Monday, July 15, 2013
While the weather has been heating up here in Spain, so has the political scene. The papers each day are filled with new revelations about the bribes and illegal payments made to the Partido Popular and the current prime minister, Mariano Rajoy. The PP won an overwhelming majority during the last election and, as I wrote some time ago, has proceeded to break every electoral promise that they made during the campaign. The have raised taxes, cut pensions, raised the sales tax, cut medical subsidies, as well as monies destined for education. It seems that moneyed interests have made major contributions and that money in turn was used to violate the lection laws regarding the amount of money that can be spent during a campaign and part of those monies have gone to party leaders under the table on a monthly basis.
The strategy that the PP has used since taking control of the government is that the need to not honor their promised was the sad state in which the opposition party had left the country. The truth is that the economic crisis here in Spain was caused by the banks that made bad loans during the housing bubble. In addition to lending monies to people who obviously would be unable to pay down on their mortgage, loans were made to construction companies that were either owned by members of political parties or were owned by companies that provided illegal funds to both certain individuals who were members of both parties.
At the same time, the PP has continued to deny that there have been any illegalities with regard to the funding of the party and under the table payments to party bigwigs. They have continually had to backtrack as new revelations make the news every day. Nobody knows nothing about nothing. Their denials have begun to sound like the all too familiar words of Sergeant Schultz of Hogan’s Heroes fame, “I know nothing!” The PP continues to proclaim that the recession is over and that prosperity is just around the corner, but other neutral agencies and the level of unemployment undermine those claims. Here is another take on the political situation here in Spain http://www.nytimes.com/2013/07/13/world/europe/spains-real-crisis-is-a-leadership-void-analysts-say.html?pagewanted=1&_r=0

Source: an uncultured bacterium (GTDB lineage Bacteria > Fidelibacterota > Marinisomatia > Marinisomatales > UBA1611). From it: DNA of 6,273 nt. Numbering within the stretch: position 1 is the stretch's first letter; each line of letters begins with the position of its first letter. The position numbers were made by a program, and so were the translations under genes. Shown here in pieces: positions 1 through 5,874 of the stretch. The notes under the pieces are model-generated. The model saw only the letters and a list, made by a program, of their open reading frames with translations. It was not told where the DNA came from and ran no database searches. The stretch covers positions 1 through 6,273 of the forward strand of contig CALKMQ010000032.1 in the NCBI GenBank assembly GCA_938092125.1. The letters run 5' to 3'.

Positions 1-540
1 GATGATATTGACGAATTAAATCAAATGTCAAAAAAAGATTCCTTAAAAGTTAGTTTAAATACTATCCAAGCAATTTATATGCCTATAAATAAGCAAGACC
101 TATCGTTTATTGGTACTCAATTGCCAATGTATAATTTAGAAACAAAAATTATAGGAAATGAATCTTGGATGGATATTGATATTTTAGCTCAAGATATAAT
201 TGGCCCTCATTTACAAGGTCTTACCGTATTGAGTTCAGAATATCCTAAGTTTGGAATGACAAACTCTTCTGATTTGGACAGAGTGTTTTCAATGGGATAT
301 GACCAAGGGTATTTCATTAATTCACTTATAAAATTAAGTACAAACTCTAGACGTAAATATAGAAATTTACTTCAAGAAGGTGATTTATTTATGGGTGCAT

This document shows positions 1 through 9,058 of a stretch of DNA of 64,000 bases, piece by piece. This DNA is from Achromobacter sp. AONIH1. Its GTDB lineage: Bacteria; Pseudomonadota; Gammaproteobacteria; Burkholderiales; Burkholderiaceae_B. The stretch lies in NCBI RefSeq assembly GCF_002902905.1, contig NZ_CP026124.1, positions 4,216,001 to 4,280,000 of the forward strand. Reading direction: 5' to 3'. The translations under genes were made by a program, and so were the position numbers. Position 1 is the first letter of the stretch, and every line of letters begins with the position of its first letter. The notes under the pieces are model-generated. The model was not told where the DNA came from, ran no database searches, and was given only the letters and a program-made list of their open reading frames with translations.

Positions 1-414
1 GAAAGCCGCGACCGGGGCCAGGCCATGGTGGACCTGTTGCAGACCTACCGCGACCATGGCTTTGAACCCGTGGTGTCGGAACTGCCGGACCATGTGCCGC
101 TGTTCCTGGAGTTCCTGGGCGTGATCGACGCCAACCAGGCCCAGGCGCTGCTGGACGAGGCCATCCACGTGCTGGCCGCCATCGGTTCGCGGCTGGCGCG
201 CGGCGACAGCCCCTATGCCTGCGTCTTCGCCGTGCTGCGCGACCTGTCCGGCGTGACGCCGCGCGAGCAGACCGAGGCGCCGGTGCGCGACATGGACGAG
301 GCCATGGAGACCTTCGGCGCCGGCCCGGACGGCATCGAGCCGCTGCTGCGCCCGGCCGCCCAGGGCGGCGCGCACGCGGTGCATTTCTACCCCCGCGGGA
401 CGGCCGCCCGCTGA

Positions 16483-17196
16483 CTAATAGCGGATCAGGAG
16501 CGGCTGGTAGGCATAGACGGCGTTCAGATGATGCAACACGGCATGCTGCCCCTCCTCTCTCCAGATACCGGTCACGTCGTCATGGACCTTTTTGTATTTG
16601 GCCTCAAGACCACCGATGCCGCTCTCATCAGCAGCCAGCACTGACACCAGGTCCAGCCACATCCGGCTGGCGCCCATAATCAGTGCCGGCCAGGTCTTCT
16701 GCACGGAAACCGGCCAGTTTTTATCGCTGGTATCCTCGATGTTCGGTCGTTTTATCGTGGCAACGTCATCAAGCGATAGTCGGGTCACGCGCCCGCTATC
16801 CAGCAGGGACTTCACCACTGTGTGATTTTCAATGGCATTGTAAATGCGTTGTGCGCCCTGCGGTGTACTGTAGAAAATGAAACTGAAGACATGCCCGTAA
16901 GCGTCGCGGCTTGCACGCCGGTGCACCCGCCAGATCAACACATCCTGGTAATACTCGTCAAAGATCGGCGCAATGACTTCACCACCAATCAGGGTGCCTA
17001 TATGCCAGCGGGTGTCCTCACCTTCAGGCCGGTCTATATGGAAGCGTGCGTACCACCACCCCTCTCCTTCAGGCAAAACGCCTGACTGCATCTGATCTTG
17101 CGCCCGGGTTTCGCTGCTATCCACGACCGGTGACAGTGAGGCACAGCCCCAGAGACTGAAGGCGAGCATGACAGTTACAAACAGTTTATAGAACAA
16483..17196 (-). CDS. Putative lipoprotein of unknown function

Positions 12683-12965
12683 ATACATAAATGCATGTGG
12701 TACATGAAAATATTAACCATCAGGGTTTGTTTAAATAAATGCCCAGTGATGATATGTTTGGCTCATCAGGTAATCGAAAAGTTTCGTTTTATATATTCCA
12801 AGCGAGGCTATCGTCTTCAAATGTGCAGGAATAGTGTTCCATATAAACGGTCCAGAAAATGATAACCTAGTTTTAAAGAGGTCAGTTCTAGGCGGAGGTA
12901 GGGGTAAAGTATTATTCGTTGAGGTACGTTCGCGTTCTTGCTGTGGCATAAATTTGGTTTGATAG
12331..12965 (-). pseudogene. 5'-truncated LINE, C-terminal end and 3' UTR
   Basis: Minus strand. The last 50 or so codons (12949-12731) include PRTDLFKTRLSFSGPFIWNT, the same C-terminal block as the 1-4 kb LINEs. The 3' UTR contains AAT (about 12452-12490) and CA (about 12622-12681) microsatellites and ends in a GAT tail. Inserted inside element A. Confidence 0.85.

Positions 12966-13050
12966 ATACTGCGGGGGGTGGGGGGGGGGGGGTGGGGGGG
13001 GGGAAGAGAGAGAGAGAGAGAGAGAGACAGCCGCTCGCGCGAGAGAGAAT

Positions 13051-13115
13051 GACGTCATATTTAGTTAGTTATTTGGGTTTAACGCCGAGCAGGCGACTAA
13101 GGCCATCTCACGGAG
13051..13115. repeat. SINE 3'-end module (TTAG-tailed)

Last Thursday we were supposed to have a celebratory dinner with members of La Cuchara, but since several of them were unavailable that dinner has been postponed. Saturday’s excursion to Castellón that was to include visits to several wineries and a gin distillery was postponed also. After our meeting on Thursday we ended up at a bar/restaurant called Jomi that is located close to the port. It is a small space that, at most, would hold forty people and half of them would have to be anorexic. The specialty of the house is fish, both smoked and fresh. We had a little bit of both, as well as some tomatoes with tuna, and a serving of foie gras. After dinner, Paquito and I stopped by Gurrea’s place to take a look at his magic room that was filled from floor to ceiling with books, magazines and effects. He has an amazing collection.
Friday night we attended a dinner at Muvim, sponsored by the organization Accion Contra Hambre. There were about 125 people in attendance and between the no host bar and the charge for the meal the event had to be considered as a successful fund raiser.
The weekend was kind of quiet. Saturday we had lunch at Dukala, a restaurant that specializes in Moroccan food and yesterday we had brunch at The Ginger Loft. In addition to the Eggs Benedict they were also serving enchiladas and we opted for them, as well as some ceviche. We chose well. Afternoon and evenings were spent in air-conditioned comfort while we read and watched a bit of TV. Tonight we return to the Palau de Música for another jazz concert. It features Japanese pianist Hiromi and her trio. It should be fun.